Video Card Upgrade Install Guide
Troubleshooting Video Card Problems
For any NVIDIA video card question or problem, I suggest first hunting for it on the enormous GeForce FAQ page. It's very comprehensive and informative. Another excellent resource for NVIDIA based video cards is the NVIDIA Frequently Asked Questions.
If the information I have here is insufficient for the problem you are experiencing then you can tap into a vast wealth of NVIDIA and ATI video card experts at the Guru 3D Forums.
Problem. Just after turning on the computer, you get power and you can hear the fans but then these problem symptons occur:
The beep error code may not occur and you could still get the other two symptons. The beep code described is the beep code commonly used for a computer to signal that it can't "see" the video card on boot.
- The computer's internal speaker emits a "one long beep two short beeps" error code.
- The monitor is blank and the monitor indicator is orange or blinking orange.
- Nothing further appears to be happening. The computer just sits there.
One thing to consider if this type of problem occurs is whether or not the power supply in the computer is sufficient in terms of quality and wattage as I discussed on the My Super PC - Video Card page. If it should be sufficient then it could be that the video card is not installed properly or it could be that you have what I call the "video card boot problem". And it's possible that the video card and motherboard are incompatible, even though it would seem that they should be.
If the computer never sees the video card, not when it is physically cold, not when it is physically warm, not when you first power on, not if you hit the reset button - never - then the video card may not be installed properly. Reinstall the video card.
If the computer sometimes sees the video card but not always then you have the "video card boot problem". The "video card boot problem" should be consistent in one of two ways. The "warm video card boot problem" is when the computer consistently does not see the video card after the computer has become physically warm, but the computer always sees the video card when the computer is reset. The "cold video card boot problem" is when the computer consistently does not see the video card when the computer has cooled down, but the computer always sees the video card after the computer has warmed up by waiting five minutes or so and then pressing the reset button.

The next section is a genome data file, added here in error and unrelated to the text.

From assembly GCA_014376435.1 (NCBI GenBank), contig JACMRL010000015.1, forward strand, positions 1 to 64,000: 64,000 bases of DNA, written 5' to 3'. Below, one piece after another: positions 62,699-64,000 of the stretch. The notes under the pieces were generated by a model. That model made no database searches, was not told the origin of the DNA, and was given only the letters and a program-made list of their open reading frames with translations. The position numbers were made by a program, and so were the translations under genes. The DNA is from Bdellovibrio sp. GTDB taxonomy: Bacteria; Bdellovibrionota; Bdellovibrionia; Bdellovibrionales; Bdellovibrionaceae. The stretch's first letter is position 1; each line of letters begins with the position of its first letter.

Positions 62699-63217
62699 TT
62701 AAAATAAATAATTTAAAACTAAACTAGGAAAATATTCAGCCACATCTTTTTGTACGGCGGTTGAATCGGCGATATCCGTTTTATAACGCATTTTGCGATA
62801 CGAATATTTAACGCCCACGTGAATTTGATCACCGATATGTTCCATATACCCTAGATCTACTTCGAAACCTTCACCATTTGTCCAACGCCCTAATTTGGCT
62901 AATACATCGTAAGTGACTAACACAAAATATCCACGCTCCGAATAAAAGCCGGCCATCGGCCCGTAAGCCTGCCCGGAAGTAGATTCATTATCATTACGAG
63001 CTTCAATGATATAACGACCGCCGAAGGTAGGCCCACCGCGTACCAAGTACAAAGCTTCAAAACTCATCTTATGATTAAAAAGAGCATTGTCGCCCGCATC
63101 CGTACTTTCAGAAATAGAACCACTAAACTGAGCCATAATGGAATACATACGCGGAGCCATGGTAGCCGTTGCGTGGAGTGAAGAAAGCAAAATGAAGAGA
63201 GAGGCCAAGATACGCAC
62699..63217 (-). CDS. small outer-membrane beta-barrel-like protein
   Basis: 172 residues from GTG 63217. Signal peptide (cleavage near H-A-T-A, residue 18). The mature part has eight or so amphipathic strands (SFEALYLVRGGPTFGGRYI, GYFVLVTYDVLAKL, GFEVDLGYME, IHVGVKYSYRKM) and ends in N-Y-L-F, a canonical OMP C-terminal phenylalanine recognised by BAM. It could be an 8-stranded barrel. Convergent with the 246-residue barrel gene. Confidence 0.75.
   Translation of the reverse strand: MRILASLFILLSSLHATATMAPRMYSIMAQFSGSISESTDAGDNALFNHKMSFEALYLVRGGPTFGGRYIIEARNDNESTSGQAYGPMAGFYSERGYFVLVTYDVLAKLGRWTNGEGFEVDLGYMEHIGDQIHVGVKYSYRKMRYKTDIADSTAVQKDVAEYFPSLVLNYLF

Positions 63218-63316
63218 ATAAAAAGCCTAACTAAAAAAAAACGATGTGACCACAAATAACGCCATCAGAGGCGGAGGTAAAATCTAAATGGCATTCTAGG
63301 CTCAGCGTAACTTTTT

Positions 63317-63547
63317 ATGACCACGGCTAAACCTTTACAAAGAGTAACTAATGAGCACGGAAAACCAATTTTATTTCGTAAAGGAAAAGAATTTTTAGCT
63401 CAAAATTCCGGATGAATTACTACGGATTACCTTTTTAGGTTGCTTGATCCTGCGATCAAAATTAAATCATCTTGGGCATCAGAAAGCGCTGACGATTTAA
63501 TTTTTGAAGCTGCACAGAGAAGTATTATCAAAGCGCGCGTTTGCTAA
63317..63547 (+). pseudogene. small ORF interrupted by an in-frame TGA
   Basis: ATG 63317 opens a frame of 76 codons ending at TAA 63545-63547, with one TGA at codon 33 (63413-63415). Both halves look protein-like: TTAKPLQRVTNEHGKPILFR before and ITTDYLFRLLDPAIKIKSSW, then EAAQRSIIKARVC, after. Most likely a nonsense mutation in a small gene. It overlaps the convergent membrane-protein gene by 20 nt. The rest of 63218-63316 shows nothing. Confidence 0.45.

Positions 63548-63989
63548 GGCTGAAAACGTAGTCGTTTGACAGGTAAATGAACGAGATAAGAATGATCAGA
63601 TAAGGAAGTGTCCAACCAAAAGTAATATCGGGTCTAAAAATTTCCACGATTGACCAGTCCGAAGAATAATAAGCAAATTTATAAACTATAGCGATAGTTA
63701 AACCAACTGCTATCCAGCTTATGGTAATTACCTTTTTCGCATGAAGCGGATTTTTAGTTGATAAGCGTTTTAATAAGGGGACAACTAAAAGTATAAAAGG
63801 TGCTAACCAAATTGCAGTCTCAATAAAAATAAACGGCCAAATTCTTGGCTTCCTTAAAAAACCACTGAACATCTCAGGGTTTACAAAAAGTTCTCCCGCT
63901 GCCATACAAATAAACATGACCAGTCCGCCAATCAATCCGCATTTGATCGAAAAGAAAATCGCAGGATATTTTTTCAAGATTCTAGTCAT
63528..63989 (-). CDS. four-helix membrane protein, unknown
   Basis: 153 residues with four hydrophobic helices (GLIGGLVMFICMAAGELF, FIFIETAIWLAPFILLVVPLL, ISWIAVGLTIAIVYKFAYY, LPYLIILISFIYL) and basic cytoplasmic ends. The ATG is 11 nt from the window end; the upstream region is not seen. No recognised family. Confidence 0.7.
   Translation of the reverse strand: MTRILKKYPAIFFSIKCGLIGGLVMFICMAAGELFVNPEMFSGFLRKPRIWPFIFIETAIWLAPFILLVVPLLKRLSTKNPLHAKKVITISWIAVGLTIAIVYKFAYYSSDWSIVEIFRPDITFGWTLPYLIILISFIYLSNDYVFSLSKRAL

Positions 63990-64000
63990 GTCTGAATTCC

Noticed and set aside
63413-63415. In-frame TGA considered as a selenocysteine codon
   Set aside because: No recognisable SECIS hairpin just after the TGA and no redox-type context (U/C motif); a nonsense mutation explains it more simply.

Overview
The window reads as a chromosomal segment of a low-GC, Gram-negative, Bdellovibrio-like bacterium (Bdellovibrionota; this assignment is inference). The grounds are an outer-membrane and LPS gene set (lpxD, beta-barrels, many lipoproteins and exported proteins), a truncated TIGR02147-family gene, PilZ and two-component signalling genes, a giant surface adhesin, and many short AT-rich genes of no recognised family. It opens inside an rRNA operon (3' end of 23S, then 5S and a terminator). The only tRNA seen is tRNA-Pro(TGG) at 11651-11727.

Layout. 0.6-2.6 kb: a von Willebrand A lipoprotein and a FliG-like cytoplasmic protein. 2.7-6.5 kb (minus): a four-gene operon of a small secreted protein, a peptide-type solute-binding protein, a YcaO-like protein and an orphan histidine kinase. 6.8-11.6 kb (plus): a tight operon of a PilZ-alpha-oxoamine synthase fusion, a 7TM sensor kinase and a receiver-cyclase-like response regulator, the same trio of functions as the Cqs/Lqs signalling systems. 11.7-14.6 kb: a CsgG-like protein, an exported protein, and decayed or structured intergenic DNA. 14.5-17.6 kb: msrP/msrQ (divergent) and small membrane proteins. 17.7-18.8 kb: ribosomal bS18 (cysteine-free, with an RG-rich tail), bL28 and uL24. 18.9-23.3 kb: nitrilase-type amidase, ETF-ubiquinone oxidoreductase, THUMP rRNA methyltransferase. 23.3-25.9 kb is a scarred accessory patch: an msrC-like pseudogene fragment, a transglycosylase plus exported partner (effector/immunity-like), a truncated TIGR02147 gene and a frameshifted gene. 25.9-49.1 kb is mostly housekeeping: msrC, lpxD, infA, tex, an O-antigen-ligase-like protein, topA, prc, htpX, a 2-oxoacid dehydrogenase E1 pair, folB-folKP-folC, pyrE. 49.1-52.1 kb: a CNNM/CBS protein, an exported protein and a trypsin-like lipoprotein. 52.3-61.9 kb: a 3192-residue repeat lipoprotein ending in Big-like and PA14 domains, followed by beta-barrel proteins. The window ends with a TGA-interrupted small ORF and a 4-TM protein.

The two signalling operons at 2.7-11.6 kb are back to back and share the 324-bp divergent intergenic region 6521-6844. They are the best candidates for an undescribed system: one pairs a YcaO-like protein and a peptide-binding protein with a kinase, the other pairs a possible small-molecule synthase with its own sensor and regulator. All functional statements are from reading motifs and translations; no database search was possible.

The "cold video card boot problem" is more common than the latter, but the fix for either one is the same. From my observation, the GeForce2 GTS video card is the type of card most frequently involved, but it has been known to happen with other video cards as well. The number of possible solutions is almost infinite, from changing BIOS settings to upgrading the power supply. The solution I recommend is to get a new video card, preferably an upgrade from the video card giving the trouble, but at least a different make of the same video card. It's also agreeable with some to just live with the problem, especially the "warm video card boot problem", since the computer boots on reset and occurs infrequently.
It's also possible that a video card is simply incompatible with a motherboard. I've seen this happen when using a newer model video card with a motherboard made several years prior. The video card tends to get upgraded much more quickly and much more often with newer, more powerful video card models than does the motherboard. The example I've seen is that myself and others were not been able to get an ATI Radeon 9800 Pro video card to work with an ABIT KT7A motherboard. It may just be our bad luck with our own particular components. Or there may be some consistent incompatibility generally between the two components. In any event, it can happen and the solution short of expert-level diagnosing is to choose another make and model of video card.
Problem. After the new video card and drivers are installed, the computer locks up running a test such as one of the Futuremark benchmarks. If this is happening when the video card is overclocked then use the default clock values. The number of possible solutions is almost infinite, from changing BIOS settings to installing new video drivers. The best bet is to try different video card drivers. Use GoBack to restore your hard drive to the time prior to any drivers being installed, swapping out the new video card and re-inserting the old video card if necessary. If the video card still locks up then I suggest returning the video card and getting a different make. See also:
GeForce FAQ: My GeForce keeps on locking up or drops me back to the desktop during 3D applications. How can I fix it?
My system keeps crashing/locking up. How do I fix this?
Problem. Artifacts are evident. For example, black text on a white screen can show some number of scattered black pixels that come and go as the screen is refreshed by scrolling up and down. This is a sign of overheating. Your computer should have an intake case fan and an exhaust case fan. If it does and the problem still occurs then is the video card being overclocked? If it is then use the default clock values. If the video card is not being overclocked then either add more cooling, such as a slot fan, or return the video card and get a different make.
Problem. Under DXDIAG, on the Display tab, the tests run by pressing the "Test Direct3D" button do not all pass successfully. Try this: Run DXDIAG. Go to the Display tab. Click the "Disable" button for "Direct3D Acceleration". Exit DXDIAG. Rerun DXDIAG. Go to the Display tab. Click the "Enable" button for "Direct3D Acceleration". Retry running the Direct3D tests.
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